A company that wants to build a new town on 2,250 acres of forest near the Potomac River in Maryland's Charles County has cleared the last major regulatory hurdle.

The Army Corps of Engineers issued a permit June 26 allowing the developer to disturb a small area of wetlands so the company can proceed with plans for a community that would have up to 12,000 residents and millions of square feet of commercial space.

Environmentalists, who have fought a long battle against the project, criticized the corps and vowed the battle is not over yet.

"It is important that everyone is clear that this isn't the end of this controversy. There are other avenues for us to pursue," said Joy Oakes, regional staff director for The Sierra Club. "The Corps has made a decision that is neither rational nor reasonable."

"They made a decision that perhaps will allow a 2,200-acre forest to be changed into a city the size of Annapolis without an environmental analysis of the far-reaching impacts of such a decision," she added.

But Col. Randall K. Inouye, commander of the Baltimore District of the Corps, said the wetlands won't be damaged enough to justify a full environmental impact statement.

"In the case of this permit application, the road crossings, stormwater management facilities and utility lines impact approximately three acres out of the total of 1,426 acres (of wetlands)," Inouye said.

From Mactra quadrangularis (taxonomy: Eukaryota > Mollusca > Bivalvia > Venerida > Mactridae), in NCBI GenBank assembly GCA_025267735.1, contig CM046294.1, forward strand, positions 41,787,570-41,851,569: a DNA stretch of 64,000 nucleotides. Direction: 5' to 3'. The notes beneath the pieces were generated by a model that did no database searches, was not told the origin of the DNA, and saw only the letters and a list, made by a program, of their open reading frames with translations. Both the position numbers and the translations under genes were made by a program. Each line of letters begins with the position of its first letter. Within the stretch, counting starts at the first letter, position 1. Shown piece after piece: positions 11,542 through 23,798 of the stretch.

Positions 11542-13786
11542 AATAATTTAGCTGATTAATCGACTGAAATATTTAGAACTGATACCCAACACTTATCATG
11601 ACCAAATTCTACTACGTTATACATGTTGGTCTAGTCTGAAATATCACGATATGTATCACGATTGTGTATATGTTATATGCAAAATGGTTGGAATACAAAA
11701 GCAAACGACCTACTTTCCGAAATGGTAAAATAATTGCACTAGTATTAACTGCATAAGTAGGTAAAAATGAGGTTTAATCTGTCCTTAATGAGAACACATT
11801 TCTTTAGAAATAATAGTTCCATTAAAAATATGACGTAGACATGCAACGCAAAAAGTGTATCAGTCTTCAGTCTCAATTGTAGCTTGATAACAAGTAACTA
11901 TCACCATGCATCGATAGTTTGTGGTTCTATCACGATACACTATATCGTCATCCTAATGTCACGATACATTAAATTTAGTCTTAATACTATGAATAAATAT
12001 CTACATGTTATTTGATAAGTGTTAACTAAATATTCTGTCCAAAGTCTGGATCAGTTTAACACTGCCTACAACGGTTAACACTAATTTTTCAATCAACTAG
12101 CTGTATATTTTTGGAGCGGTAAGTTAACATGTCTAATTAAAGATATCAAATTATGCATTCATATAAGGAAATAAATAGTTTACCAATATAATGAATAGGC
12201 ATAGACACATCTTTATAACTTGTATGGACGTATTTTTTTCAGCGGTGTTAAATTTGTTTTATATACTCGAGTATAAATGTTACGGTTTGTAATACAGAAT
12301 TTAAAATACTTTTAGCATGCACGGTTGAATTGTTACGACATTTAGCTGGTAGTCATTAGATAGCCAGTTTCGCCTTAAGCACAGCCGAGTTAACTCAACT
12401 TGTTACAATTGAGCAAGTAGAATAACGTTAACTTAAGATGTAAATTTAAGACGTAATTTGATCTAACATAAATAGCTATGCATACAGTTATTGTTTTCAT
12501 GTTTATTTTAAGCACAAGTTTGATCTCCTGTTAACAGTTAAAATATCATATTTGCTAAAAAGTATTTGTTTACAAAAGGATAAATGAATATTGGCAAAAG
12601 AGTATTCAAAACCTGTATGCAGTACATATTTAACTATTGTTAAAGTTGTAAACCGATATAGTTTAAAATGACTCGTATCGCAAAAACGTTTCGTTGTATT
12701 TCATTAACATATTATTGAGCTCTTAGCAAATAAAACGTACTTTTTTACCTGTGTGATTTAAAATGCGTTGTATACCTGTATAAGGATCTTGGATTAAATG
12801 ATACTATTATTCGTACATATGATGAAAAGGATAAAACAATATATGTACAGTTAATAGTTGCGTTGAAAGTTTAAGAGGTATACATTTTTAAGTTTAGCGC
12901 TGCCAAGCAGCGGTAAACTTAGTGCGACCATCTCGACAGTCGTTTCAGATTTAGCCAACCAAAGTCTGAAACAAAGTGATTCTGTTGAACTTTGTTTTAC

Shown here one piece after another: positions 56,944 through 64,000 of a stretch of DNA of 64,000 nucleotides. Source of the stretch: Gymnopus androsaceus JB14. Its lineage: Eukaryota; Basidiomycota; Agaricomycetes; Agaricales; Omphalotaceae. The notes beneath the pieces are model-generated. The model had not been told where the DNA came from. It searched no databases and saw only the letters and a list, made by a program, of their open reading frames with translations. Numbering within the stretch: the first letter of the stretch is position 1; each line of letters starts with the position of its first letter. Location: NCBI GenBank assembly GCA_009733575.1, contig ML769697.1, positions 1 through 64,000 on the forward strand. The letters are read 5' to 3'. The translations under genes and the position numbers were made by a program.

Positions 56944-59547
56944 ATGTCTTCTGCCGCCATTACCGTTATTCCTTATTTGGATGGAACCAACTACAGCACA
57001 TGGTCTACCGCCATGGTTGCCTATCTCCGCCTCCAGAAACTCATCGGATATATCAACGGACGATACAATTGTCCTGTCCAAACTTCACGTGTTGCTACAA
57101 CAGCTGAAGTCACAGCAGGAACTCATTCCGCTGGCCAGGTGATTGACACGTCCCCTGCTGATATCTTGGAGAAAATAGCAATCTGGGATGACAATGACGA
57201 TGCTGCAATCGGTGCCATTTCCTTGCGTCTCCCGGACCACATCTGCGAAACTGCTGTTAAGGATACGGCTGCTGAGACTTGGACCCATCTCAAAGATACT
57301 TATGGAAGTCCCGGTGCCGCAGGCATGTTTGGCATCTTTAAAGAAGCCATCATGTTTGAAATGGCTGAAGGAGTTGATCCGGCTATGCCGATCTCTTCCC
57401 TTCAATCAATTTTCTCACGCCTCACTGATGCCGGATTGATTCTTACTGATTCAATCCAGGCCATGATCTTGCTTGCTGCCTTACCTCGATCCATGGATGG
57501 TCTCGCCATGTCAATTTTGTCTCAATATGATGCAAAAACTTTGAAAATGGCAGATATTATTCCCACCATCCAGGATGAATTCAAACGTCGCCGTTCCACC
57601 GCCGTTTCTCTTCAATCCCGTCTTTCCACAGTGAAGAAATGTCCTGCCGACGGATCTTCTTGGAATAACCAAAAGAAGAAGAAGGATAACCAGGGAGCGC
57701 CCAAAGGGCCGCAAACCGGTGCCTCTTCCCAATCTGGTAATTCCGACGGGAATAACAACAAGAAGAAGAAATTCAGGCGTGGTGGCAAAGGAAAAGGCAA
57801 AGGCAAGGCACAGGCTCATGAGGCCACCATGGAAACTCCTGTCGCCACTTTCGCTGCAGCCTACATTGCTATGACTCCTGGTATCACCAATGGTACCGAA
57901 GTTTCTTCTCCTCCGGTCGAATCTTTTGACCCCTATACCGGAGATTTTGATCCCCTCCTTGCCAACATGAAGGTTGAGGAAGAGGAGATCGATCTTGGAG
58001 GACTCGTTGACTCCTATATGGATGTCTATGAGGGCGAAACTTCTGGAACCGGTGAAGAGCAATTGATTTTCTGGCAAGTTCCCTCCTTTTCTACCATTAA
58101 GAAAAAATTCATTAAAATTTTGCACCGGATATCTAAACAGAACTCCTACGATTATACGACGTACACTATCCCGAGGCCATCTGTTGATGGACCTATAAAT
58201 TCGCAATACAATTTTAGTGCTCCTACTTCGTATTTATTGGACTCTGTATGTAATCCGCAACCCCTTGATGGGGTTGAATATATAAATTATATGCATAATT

It is the duty of the corps to protect tidal and nontidal waters and wetlands, and "the design for permitted activities here accomplishes that," he said.

The project's developer, Chicago-based Banyan Mortgage Investment Fund, combined five parcels in the woodlands across the Potomac from Virginia's Mason Neck State Park. In addition to town houses and single-family houses, Banyan wants to build 2.25 million square feet of commercial and retail space and a 200-acre golf course.

The centerpiece of Chapman's Landing is a 630-acre antebellum plantation. Nathaniel Chapman, a friend and business associate of George Mason and of George Washington's father, purchased the plantation in 1751.

The developers plan to leave the Chapman house and a swath of land down to the river untouched, while preserving a 300-foot buffer of forest between houses and the Potomac.

With the issuance of a permit by the Army engineers, the developers cleared the last major regulatory hurdle to develop the property. Some local permits are needed, but the project has the support of the county government.

State officials also have allowed the project to continue despite appeals from environmentalists that it be stopped.

The project has drawn opposition from a wide range of groups including environmental organizations, garden clubs, Charles County civic associations and sports fishermen's associations.

They have argued that the project will destroy one of the largest forested areas in the Washington area, damage wetlands, degrade the Potomac and create traffic congestion as many residents of the development commute to jobs in Washington.

Oakes said opponents were preparing for a legal challenge even before Inouye made his decision. She said they also are exploring some other ways of stopping the project that she would not disclose.